Source: Ron Hammond, Ohio State University Extension
Economic populations of cereal leaf beetle are being found on Ohio wheat. This could be the year the pest, making a comeback in Ohio, causes widespread problems, says Ohio State University Extension entomologist Ron Hammond.
"We are becoming aware of the populations of cereal leaf beetle, both in the southern and central parts of the state, but there is also potential for outbreaks in the northern counties," said Hammond, who also holds an appointment with the Ohio Agricultural Research and Development Center. "This could be the year the pest really breaks out and causes widespread problems."
The cereal leaf beetle is a wheat pest of bygone days — controlled effectively by parasitoids (parasitic wasps, for example) for over three decades. However, for the past several seasons, entomologists have noticed that the beetle is re-establishing itself.
"We are not sure what's happening, if the beneficials are failing us or if there is something else going on," said Hammond. "It's disconcerting that now problems seem to be popping up after we went for so many years without any problems.”
The larva of the cereal leaf beetle causes the most damage to the wheat crop, attacking the plant's flag leaf soon after emerging in the spring. Just two larvae per flag leaf stem can be devastating, since the flag leaf is the center of grain fill and ultimately controls yield.
"The cereal leaf beetle just scrapes off leaf tissue and strips that leaf of all its chlorophyll," said Hammond.
Economic threshold is one to two larvae per stem or flag leaf.
There is one generation of adults per year that lays eggs in the spring on grasses, such as wheat and oats. The emerging larvae, one-quarter to three-quarters of an inch in size, appear as small black slugs. This appearance comes from their own feces adhering to their bodies. Evaluation of an infested field, which can take on a frosted appearance if injury is severe, should include sampling of 30 or more plants to determine the number of larvae per stem. An average of one to two or more larvae per stem is the economic threshold and warrants insecticide use.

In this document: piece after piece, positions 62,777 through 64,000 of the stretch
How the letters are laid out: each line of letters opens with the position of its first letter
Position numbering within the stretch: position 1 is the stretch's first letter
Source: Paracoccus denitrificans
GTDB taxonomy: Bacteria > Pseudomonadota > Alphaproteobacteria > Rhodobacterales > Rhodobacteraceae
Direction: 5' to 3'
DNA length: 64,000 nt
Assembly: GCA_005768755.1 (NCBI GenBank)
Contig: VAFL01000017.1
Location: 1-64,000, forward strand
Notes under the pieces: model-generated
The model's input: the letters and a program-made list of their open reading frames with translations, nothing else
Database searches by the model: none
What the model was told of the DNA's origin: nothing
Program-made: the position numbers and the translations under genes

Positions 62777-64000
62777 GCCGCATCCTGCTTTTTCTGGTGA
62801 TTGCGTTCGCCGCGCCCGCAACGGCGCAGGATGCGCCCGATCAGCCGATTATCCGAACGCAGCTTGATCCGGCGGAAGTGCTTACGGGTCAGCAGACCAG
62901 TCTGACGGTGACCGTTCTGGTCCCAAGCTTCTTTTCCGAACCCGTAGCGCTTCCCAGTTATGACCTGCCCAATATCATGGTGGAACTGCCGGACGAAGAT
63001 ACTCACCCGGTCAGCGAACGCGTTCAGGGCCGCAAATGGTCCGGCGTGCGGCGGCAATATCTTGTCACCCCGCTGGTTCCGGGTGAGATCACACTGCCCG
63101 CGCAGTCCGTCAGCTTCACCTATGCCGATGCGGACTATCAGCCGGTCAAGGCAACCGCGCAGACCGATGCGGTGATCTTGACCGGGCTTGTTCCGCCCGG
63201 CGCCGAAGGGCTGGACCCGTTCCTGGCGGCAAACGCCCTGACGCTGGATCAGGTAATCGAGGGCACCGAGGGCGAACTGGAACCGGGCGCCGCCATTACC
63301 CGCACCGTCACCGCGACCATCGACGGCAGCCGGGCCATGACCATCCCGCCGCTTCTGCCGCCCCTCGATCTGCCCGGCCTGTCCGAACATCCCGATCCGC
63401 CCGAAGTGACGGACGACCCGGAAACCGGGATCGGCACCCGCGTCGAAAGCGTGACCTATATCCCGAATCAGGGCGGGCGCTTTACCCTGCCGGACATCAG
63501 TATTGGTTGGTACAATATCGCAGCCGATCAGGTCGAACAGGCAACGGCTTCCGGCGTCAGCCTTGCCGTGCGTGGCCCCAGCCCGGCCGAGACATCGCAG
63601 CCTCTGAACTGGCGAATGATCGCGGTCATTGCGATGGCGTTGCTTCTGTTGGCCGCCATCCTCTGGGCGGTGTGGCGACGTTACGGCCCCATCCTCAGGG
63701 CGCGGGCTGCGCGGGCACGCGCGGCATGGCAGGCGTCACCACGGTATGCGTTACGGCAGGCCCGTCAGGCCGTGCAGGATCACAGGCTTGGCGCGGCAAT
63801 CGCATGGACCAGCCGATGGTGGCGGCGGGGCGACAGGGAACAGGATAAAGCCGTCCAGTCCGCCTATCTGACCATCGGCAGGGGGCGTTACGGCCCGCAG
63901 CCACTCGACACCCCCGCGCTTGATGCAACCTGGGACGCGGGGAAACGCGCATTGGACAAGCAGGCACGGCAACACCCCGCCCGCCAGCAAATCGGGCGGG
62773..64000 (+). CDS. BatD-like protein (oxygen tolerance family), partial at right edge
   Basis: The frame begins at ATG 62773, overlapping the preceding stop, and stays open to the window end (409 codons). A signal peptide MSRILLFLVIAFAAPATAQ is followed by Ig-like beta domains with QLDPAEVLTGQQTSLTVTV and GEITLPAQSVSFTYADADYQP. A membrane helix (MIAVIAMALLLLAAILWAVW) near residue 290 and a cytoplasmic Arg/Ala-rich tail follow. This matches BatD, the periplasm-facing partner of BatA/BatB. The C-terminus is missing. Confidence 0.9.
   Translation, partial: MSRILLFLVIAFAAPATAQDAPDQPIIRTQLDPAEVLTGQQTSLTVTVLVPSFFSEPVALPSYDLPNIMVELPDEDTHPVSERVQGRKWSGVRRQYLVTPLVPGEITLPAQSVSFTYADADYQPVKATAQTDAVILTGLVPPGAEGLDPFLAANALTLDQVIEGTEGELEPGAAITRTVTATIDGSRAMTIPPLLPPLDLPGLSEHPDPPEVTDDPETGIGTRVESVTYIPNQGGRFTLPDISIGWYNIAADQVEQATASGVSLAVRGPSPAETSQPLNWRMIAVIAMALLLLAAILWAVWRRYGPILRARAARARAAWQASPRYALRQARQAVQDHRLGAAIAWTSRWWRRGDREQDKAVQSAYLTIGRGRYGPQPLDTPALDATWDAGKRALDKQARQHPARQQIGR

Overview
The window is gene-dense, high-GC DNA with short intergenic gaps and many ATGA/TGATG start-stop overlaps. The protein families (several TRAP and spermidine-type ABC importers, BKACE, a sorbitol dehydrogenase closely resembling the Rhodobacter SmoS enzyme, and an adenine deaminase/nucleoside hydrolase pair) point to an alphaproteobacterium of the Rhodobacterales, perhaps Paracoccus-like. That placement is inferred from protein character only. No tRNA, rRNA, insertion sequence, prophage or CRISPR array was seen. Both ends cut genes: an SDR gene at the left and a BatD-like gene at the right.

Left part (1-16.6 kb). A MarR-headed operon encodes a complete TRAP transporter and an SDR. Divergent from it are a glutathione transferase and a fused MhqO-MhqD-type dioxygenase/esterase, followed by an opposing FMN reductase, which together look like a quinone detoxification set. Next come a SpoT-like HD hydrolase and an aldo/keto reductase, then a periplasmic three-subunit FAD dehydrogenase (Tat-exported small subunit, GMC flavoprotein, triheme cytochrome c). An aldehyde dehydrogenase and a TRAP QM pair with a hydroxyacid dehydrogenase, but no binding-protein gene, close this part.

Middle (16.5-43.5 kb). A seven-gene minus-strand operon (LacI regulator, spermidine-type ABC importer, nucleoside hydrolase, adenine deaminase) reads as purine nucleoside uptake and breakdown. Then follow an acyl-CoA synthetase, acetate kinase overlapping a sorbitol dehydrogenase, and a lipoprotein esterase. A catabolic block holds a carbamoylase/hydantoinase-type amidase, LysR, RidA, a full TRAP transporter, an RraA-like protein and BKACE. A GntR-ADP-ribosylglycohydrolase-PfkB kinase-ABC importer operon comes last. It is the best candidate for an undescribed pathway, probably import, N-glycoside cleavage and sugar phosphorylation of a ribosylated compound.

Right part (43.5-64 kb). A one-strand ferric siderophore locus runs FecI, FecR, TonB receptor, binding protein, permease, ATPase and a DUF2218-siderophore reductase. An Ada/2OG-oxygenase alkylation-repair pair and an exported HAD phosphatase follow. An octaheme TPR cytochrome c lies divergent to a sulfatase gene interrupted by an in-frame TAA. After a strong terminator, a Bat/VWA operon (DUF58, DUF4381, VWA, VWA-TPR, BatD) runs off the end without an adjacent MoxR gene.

Organic cereal grain fields are also at risk from cereal leaf beetle damage.
"Organic growers who experience problems with cereal leaf beetle on wheat and other cereal grain crops should be aware that they have an organically approved product, Entrust, made by Dow they can use," said Hammond. "Entrust contains spinosad, which is produced through the fermentation of living organisms."
Entomologists are unsure as to why the cereal leaf beetle is again becoming a problem. Some speculation points to increasingly mild Ohio winters. In the past, treatments have been warranted when adversely mild winters have affected natural control.
For more information on cereal leaf beetle and a list of labeled insecticides, log on to http://ohioline.osu.edu/ent-fact/pdf/0038.pdf and http://entomology.osu.edu/ag/images/Small_Grains_CLB.pdf.